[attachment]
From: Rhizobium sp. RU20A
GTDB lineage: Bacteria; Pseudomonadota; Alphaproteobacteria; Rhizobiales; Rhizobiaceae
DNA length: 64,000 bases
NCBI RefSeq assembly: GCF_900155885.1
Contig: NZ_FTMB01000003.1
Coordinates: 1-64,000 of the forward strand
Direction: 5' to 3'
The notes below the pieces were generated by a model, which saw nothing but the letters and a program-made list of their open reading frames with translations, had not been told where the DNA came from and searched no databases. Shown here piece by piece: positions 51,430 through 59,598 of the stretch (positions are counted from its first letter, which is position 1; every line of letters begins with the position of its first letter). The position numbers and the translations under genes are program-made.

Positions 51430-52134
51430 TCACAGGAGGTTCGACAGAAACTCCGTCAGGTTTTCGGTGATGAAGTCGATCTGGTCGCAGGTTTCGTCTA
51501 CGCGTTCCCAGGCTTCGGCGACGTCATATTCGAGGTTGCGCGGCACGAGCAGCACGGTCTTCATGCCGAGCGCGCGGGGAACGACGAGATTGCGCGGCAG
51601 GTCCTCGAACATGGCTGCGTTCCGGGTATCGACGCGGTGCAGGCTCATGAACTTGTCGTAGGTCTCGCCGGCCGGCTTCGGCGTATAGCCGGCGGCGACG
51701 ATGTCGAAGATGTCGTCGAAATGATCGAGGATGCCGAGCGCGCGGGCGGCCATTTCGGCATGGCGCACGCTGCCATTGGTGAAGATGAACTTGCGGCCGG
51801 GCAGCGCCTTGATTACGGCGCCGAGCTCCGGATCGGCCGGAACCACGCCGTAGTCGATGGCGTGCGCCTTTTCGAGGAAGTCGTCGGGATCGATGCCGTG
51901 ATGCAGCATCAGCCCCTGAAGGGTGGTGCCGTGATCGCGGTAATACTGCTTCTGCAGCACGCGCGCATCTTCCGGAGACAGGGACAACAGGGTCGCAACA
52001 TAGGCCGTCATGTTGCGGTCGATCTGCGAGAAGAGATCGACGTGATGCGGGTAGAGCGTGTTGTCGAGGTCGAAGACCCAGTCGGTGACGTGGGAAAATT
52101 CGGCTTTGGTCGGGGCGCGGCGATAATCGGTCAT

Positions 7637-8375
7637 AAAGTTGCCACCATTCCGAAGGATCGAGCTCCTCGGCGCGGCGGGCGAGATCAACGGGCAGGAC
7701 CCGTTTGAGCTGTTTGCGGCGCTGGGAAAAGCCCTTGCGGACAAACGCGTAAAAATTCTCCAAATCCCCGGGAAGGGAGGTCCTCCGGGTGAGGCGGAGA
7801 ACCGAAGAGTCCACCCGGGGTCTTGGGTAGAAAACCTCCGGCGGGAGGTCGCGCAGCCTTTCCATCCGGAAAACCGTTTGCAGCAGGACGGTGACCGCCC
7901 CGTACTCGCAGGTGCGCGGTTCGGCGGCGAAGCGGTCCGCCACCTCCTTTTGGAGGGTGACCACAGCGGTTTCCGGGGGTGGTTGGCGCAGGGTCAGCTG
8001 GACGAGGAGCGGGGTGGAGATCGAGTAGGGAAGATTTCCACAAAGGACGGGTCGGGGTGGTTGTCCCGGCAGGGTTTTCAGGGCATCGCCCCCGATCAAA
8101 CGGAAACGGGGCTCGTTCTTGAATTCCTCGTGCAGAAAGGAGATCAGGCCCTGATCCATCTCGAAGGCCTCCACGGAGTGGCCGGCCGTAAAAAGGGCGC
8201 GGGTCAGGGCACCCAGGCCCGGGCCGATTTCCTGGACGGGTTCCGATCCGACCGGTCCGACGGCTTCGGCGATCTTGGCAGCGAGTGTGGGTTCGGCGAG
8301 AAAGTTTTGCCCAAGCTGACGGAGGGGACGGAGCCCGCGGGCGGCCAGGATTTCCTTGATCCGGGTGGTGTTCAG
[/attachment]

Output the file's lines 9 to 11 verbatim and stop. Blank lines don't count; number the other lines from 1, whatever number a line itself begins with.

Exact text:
Positions 51430-52134
51430 TCACAGGAGGTTCGACAGAAACTCCGTCAGGTTTTCGGTGATGAAGTCGATCTGGTCGCAGGTTTCGTCTA
51501 CGCGTTCCCAGGCTTCGGCGACGTCATATTCGAGGTTGCGCGGCACGAGCAGCACGGTCTTCATGCCGAGCGCGCGGGGAACGACGAGATTGCGCGGCAG